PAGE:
The tour of Silicon Valley and then down the coast to LA and across to Palm Dessert / Palm Springs was done in sunshine which isn’t unusual for California, but even as I write this, the seventh snowfall of the season has begun here in Colorado. Our orange Range Rover Evoque ragtop has become our go-to vehicle, but unlike the week spent in California the top remains firmly in place. I have posted a memory about this trip to Facebook but what really sticks out in my mind is that reliving past glory days with my former boss was a reminder that just when you think our IT industry has set a course for us all to follow, something comes out of nowhere and we all have to rethink our business models. It may all be sunshine and smiles in one place but somewhere ahead of us, clouds are forming and they don’t look all that friendly.

For the NonStop community, there have been numerous solutions targeting the needs of enterprises running mission-critical applications. These could be in finance, transport or manufacturing. I still smile whenever I think of the story I wrote a number of years ago following an exchange with HPE about a bakery in Japan that deployed NonStop. Included in my white paper – HP NonStop systems as you haven’t seen them before that is still available on the HPE Tech Library  -  the bakery had to ensure bread (and I imagine, croissants) made it to shops up and down Japan, right on time. No point in delivering these goods late at night as the needs of morning people just had to be met. Mission critical? Absolutely! As for the white paper, if you haven’t read it as yet you might be surprised to find how relevant the storyline remains today.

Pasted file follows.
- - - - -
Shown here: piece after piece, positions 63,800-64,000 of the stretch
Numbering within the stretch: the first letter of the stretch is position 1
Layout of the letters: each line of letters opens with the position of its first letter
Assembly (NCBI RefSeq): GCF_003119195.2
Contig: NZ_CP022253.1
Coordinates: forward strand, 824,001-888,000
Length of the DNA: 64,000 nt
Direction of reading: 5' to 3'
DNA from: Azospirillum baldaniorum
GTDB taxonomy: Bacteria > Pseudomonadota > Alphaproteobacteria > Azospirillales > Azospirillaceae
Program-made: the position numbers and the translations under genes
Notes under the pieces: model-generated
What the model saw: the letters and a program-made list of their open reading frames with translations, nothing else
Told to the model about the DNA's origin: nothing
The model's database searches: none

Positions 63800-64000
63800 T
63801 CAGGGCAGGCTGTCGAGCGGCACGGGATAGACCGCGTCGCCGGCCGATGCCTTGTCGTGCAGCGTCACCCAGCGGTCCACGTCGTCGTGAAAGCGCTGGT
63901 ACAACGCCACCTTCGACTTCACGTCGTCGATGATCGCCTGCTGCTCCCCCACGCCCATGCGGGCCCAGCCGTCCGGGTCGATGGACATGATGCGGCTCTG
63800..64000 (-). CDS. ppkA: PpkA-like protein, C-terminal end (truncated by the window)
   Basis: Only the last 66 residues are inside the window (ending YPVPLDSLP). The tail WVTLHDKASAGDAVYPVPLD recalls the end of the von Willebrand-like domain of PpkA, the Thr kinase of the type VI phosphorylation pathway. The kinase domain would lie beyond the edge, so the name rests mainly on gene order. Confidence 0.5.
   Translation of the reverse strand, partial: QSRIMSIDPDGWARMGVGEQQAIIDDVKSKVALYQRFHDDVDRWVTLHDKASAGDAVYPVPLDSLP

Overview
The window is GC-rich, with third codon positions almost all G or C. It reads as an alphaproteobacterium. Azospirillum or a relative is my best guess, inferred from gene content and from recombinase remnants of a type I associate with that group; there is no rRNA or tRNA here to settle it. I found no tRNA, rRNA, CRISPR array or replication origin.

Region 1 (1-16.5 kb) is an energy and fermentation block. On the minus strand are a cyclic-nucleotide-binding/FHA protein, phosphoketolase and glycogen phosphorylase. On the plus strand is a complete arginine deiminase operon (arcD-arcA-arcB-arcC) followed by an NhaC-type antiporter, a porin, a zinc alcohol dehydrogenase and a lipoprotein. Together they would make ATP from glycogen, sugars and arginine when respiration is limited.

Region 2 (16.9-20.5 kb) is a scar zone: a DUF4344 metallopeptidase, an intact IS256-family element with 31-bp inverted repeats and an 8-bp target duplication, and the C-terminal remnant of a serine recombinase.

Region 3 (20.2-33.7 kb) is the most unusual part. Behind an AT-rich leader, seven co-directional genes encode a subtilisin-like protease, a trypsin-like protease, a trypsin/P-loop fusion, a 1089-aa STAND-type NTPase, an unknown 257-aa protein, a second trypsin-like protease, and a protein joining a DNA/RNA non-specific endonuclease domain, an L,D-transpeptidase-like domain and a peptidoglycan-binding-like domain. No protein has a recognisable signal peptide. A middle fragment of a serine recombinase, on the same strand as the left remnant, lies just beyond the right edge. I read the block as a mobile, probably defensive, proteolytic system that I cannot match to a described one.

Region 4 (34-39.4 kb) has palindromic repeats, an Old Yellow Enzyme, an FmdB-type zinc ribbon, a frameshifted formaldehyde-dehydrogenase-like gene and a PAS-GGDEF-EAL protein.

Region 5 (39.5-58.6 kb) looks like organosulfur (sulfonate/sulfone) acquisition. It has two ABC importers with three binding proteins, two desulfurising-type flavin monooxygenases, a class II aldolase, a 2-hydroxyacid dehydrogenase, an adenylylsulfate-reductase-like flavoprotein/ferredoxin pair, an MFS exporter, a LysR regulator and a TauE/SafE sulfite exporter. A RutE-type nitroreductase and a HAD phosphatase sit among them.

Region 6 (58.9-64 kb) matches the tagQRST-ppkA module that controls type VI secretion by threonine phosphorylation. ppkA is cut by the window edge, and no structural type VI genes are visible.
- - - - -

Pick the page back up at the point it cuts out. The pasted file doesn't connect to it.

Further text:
However, it’s worth noting that NonStop is a lot more than its hardware and it’s a lot more than the operating system. NonStop is an integrated hardware / operating system / utilities, tools and languages that collectively make up the powerful ecosystem that ensures that there is no single point of failure. This ecosystem also delivers availability, scalability and security unmatched by any other vendor with out-of-the box solutions. This last point being absolutely the most important aspect of NonStop – you don’t have to do a thing! Yes, you can create an environment that is similar to NonStop using enablers like IBM’s mainframe Parallel Sysplex and you can even pull together something that gets close to NonStop with Oracle clustering but the resultant solution is only as good as the first release and can only be supported with the retention of the original developers.